In a conversation with one of the members in the international Philosophy of Science, Technology, and Mathematics Facebook Group, it came to me how I can explain my historiography. The context here is community education and research, but the university academics have missed much in the significance of my work for their own historical conclusions. The challenge from academic bubble thinking.
SO, PLEASE, ACADEMICS OF ALL STRIPES, READ. DO NOT DO THE USUAL BEHAVIOUR OF DISMISSING CHALLENGES OUT OF HAND.
My concerns are scoped to persons’ thinking and how it (or does not) fit the many worldview systems, which offer modules in the cognition system (challenge of Gottfried Wilhelm Leibniz’s monads?). I am speaking consciousness here, and not dualistically as the brain science, i.e., abstractly ‘the content’ (beliefs) of the consciousness (self, person) in the midst of the physics and chemistry.
I am not troubled by any alleged explanation gap. My challenge is that we have constructed systems of explanation (and of descriptions), and the monist alleged an unknown singularity, making everything fit under the sum of all sums.
We have to ask why is the monist correct and the pluralist is not? However, for many years I wondered if that binary was also part of the alleged language problem, untangled by Ludwig Wittgenstein, and whether the sum of all sums is part of the mega-sum – to cite Bertrand Russell’s challenge.
It seems to be that the monism is personalism, that is, a person’s total conception of themselves in the world. Against the monism, is the pluralism of “The Other”, as in the challenge of Emmanuel Levinas. Coming as this process of thought, I saw the working conclusion of a fallibilistic and compatibilist model.
Image: The Ontological Compass. ©Dr Neville Buch ABN 86703686642
This is my historiography for the philosophy and history of science (and STREAM), social and public history, political and policy history, educationalist history, and intellectual history. The key question in the historiography is the idea of ‘fit’. How does 1) a person fit, historically, all of their owned beliefs in the personalism, which is the sum of their own worldview; and how does 2) a society fit, historically, all of the owned beliefs in the collected or socialised personalism, which is the sum of their own worldview; and 3) how does the triad work in the mapped resolutions between the historical personalism and the sociology (models). That is the challenge laid out centuries ago by the philosopher Georg Wilhelm Friedrich Hegel, and it is also the challenge mapped by American sociologist Randall Collins’ The Sociology of Philosophies: A Global Theory of Intellectual Change (1998).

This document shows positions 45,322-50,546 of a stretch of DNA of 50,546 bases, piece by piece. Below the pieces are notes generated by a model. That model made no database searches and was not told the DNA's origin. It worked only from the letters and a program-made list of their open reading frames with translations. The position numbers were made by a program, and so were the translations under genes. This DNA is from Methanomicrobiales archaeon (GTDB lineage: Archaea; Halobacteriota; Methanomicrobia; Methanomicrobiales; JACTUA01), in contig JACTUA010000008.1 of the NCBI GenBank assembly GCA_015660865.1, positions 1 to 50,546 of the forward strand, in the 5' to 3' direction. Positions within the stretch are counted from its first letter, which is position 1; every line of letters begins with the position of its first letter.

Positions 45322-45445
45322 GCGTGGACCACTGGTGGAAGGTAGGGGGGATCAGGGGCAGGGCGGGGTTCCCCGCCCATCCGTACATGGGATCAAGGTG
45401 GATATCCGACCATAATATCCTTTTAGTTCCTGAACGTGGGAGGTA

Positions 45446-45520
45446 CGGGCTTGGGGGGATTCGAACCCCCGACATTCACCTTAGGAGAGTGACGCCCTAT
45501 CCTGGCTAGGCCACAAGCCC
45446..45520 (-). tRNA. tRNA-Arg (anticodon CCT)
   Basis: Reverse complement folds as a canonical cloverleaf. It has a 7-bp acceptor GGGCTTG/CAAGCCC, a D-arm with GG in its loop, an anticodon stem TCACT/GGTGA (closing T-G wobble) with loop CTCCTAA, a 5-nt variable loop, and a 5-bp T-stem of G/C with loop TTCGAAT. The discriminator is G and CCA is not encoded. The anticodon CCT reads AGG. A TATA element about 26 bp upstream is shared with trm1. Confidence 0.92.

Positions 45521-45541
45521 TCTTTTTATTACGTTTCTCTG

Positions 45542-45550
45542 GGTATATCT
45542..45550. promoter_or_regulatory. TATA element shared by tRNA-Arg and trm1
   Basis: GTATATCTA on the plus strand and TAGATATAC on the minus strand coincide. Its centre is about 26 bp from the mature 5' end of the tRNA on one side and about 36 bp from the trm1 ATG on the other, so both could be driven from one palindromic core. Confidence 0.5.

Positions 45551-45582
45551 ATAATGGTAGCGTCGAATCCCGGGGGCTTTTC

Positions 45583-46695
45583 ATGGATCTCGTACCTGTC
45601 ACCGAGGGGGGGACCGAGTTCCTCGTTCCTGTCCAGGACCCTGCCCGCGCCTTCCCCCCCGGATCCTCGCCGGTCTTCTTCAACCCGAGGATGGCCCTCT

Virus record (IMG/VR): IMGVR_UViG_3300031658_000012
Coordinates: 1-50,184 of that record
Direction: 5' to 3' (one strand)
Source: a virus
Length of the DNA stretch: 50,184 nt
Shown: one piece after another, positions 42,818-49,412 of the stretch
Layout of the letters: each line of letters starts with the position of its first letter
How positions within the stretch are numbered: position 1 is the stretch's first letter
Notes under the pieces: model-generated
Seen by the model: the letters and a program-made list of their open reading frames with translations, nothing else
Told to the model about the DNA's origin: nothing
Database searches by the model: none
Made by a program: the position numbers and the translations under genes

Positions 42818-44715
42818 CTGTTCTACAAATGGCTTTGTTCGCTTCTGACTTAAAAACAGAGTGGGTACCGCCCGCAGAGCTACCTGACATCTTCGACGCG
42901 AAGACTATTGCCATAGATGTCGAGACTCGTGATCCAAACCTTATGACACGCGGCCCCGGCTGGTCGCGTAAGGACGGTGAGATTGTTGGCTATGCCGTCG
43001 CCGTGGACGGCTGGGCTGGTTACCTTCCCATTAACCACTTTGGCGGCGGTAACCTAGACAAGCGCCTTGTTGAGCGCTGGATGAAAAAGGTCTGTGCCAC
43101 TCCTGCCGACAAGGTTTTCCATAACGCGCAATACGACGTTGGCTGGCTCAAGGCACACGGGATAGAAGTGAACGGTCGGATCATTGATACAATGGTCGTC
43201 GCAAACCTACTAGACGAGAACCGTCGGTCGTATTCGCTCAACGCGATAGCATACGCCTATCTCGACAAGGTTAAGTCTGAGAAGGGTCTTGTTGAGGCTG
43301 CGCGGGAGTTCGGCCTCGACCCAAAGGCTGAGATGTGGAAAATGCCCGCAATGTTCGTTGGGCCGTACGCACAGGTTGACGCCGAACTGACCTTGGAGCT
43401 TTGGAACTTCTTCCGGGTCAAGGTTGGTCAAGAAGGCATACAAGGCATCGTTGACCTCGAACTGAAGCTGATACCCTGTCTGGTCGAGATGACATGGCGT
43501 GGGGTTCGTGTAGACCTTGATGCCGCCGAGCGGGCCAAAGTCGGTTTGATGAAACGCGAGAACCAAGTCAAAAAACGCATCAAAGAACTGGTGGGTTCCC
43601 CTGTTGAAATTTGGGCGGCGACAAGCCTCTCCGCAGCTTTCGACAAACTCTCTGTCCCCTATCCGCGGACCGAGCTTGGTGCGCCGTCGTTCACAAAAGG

In 2019 Collins’ produced another similar work, The Credential Society : An Historical Sociology of Education and Stratification.
The Credential Society is a classic on the role of higher education in American society and an essential text for understanding the reproduction of inequality. Controversial at the time, Randall Collins’s claim that the expansion of American education has not increased social mobility, but rather created a cycle of credential inflation, has proven remarkably prescient.
Collins shows how credential inflation stymies mass education’s promises of upward mobility. An unacknowledged spiral of the rising production of credentials and job requirements was brought about by the expansion of high school and then undergraduate education, with consequences including grade inflation, rising educational costs, and misleading job promises dangled by for-profit schools. Collins examines medicine, law, and engineering to show the ways in which credentialing closed these high-status professions to new arrivals. In an era marked by the devaluation of high school diplomas, outcry about the value of expensive undergraduate degrees, and the proliferation of new professional degrees like the MBA, The Credential Society has more than stood the test of time. In a new preface, Collins discusses recent developments, debunks claims that credentialization is driven by technological change, and points to alternative pathways for the future of education.
Not only is this the story of my life, but it is my challenge to academia in the struggle to create the alternative pathway for the future of education in community education and research. For academic managers, J’Accuse…! No, you have the agency to change the landscape.
Image: mind tangents series, dreamstime_m_63646139
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